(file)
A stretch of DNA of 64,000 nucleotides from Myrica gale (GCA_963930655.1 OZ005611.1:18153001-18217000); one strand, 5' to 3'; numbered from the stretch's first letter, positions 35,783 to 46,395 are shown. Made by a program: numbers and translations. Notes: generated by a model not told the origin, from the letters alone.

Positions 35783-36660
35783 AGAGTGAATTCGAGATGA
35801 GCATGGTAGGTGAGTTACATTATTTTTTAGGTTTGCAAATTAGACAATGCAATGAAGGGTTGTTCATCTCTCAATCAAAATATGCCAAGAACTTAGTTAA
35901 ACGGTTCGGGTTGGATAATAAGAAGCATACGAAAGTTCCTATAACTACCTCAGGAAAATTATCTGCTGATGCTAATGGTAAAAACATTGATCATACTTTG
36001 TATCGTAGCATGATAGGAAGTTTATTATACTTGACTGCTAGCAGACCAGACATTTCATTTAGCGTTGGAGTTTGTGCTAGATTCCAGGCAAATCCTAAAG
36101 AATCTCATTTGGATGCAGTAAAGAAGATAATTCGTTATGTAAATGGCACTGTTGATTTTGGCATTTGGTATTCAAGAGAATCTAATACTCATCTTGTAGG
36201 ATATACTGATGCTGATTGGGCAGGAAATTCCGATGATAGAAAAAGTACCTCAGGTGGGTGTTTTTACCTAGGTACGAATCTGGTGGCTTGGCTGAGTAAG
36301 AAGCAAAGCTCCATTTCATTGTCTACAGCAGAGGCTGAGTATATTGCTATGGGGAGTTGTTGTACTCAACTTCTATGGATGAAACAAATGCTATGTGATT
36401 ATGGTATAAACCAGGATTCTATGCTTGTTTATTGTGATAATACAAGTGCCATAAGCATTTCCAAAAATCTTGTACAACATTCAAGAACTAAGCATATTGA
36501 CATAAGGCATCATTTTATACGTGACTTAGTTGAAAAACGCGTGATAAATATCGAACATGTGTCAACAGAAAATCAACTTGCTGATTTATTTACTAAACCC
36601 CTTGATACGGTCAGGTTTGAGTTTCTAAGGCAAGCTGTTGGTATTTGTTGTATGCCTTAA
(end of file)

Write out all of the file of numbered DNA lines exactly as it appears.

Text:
A stretch of DNA of 64,000 nucleotides from Myrica gale (GCA_963930655.1 OZ005611.1:18153001-18217000); one strand, 5' to 3'; numbered from the stretch's first letter, positions 35,783 to 46,395 are shown. Made by a program: numbers and translations. Notes: generated by a model not told the origin, from the letters alone.

Positions 35783-36660
35783 AGAGTGAATTCGAGATGA
35801 GCATGGTAGGTGAGTTACATTATTTTTTAGGTTTGCAAATTAGACAATGCAATGAAGGGTTGTTCATCTCTCAATCAAAATATGCCAAGAACTTAGTTAA
35901 ACGGTTCGGGTTGGATAATAAGAAGCATACGAAAGTTCCTATAACTACCTCAGGAAAATTATCTGCTGATGCTAATGGTAAAAACATTGATCATACTTTG
36001 TATCGTAGCATGATAGGAAGTTTATTATACTTGACTGCTAGCAGACCAGACATTTCATTTAGCGTTGGAGTTTGTGCTAGATTCCAGGCAAATCCTAAAG
36101 AATCTCATTTGGATGCAGTAAAGAAGATAATTCGTTATGTAAATGGCACTGTTGATTTTGGCATTTGGTATTCAAGAGAATCTAATACTCATCTTGTAGG
36201 ATATACTGATGCTGATTGGGCAGGAAATTCCGATGATAGAAAAAGTACCTCAGGTGGGTGTTTTTACCTAGGTACGAATCTGGTGGCTTGGCTGAGTAAG
36301 AAGCAAAGCTCCATTTCATTGTCTACAGCAGAGGCTGAGTATATTGCTATGGGGAGTTGTTGTACTCAACTTCTATGGATGAAACAAATGCTATGTGATT
36401 ATGGTATAAACCAGGATTCTATGCTTGTTTATTGTGATAATACAAGTGCCATAAGCATTTCCAAAAATCTTGTACAACATTCAAGAACTAAGCATATTGA
36501 CATAAGGCATCATTTTATACGTGACTTAGTTGAAAAACGCGTGATAAATATCGAACATGTGTCAACAGAAAATCAACTTGCTGATTTATTTACTAAACCC
36601 CTTGATACGGTCAGGTTTGAGTTTCTAAGGCAAGCTGTTGGTATTTGTTGTATGCCTTAA